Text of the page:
Exhibit shows that time is running short for springs
Published: Sunday, March 24, 2013 at 6:01 a.m.
Last Modified: Friday, March 22, 2013 at 12:08 a.m.
John Moran has a time machine.
And you ought to take yourself over to the Florida Museum of Natural History to see what he's done with it.
As might be expected of such a wonderous contraption, it will make you gasp with wonder. It will fill you with awe.
And it should make you angry as well.
Because John Moran's time machine makes it perfectly clear that time is running out for Florida's fragile and much-abused springs.
Some of them are already dead or dying, and most of the rest are flowing on borrowed time.
Moran is a former Sun photographer who left the newspaper business to pursue his real passion: capturing images of natural Florida.
For more than 30 years, John has used his lens and his keen eye to reveal nuances and dimensions of our lush, green state that few of us ever take the time or trouble to notice for ourselves. His signature photo of Alachua Sink at night, illuminated by the light of his flash as reflected in the glowing eyes of scores of gators, is a classic.
But Moran's camera is a time machine as well.
For three-plus decades Moran has been taking photos of Florida's great springs — Weekie Watchee, Itchetucknee, Ginnie, Silver, Peacock and the rest. And the images he's preserved over the progression of time clearly show once-pristine blue water boils gradually growing murky and sterile under the twin assaults of groundwater over-pumping and nutrient pollution.
Which is why you need to see Moran's “Springs Eternal” exhibit currently on display at the Florida State Museum. It is photographic documentation of the decline of Florida's great springs.
And these pictures don't lie.
Contemplate Moran's images of Ichetucknee circa 1988, 2006 and 2012. If the photographic evidence of its degradation doesn't break your heart, you have no heart.
Then look at his “before and after” images of Peacock Springs and ponder the shameful evidence of our neglectful stewardship. Or contemplate the devolution of Gainesville's own Glen Springs from sparkling community swimming pool to something resembling an urban cesspool.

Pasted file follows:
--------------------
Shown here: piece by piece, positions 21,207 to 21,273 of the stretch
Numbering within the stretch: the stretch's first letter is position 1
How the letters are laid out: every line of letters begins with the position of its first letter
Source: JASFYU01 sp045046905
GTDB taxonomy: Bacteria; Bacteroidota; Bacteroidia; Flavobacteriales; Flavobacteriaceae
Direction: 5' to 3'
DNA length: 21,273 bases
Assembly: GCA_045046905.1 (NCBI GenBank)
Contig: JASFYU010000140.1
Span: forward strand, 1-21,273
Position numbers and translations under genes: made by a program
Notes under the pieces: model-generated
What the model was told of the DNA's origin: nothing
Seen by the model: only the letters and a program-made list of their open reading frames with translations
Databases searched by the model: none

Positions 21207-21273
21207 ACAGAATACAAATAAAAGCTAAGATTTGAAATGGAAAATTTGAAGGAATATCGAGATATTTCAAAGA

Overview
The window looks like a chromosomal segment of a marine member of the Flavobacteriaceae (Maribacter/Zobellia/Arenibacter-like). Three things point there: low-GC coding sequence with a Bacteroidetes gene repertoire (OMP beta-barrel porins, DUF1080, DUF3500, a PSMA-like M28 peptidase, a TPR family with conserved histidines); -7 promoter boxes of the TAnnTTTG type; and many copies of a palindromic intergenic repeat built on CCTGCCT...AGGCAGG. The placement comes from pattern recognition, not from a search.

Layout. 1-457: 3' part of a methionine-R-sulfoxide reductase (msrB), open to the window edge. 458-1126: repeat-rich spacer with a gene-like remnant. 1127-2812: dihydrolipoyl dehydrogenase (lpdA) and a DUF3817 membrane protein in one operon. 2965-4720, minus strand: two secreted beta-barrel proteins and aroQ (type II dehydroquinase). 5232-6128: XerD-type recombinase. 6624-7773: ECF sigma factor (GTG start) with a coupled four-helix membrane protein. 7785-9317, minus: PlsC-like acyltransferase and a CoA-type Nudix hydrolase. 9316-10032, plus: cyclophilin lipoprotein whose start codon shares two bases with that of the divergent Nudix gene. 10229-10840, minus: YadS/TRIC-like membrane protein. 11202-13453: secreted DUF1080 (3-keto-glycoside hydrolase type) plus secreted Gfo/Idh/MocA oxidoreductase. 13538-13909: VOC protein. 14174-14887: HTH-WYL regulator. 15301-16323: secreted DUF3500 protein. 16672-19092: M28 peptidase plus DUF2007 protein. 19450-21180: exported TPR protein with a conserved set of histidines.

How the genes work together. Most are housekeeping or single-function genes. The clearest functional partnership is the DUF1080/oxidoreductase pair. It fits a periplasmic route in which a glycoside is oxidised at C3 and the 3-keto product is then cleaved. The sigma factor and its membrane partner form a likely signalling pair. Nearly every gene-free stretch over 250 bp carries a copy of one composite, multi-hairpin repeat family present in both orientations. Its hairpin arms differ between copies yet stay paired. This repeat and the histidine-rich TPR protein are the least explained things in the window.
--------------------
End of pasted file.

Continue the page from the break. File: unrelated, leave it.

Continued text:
“But this isn't just about grief and anger,” Moran, ever the optimist, says. “This is also about hope. Because many of our springs are still in relatively good shape, and there is still time to save them.”
I hope he's right. But absent a vigorous public demand that our politicians begin to take seriously their responsibility as environmental stewards, the degradation of natural Florida is bound to continue.
Which is why you really ought to make it your business to see Moran's exhibit. And then call your state legislators and tell them to take a stand for clean water.
By the way, Moran's exhibit is one of a handful in Gainesville dedicated to the miracle of Florida's water. All are keyed to this year's 500th anniversary celebration, and to “La Florida” discoverer Ponce de Leon's legendary search for the Fountain of Youth.
Also at the Florida Museum of Natural History is “Finding The Fountain of Youth.” This arresting collection of graphic displays by Orlando artist Rick Kilby depict the many ways entrepreneurs and hucksters have used the fountain myth to lure tourists, make money and spur development.
Of special interest are 19th century posters touting the sulfur-laced waters of White Springs as a cure for “rheumatism, kidney and bladder troubles.”
Whether or not the “cure” actually worked is academic now. That once fabled spring on the banks of the Suwannee River dried up and died long ago.
Also, beginning March 29, the Thomas Center Gallery and the Doris Bardon Community Cultural Center will jointly present “The Fountains of Youth,” a collection of more than 60 works of art celebrating the glory of Florida's springs.
And on April 22, Santa Fe College will host “Of Thirst, Beauty and Vision: Writing to Save Our Water,” which will feature readings by local authors Cynthia Barnett, Jack E. Davis, Margaret Ross Tolbert and Lola Haskins.
It is not difficult to imagine that when Ponce de Leon first set his foot on La Florida, its still untainted springs — bursting from the ground cold and blue and crystal clear as if propelled by magic — surely did convey the impression of eternal life.
If only life would imitate art, we may yet manage to preserve some vestiges of Florida's real Fountains of Youth.
Ron Cunningham is former editorial page editor of The Sun.
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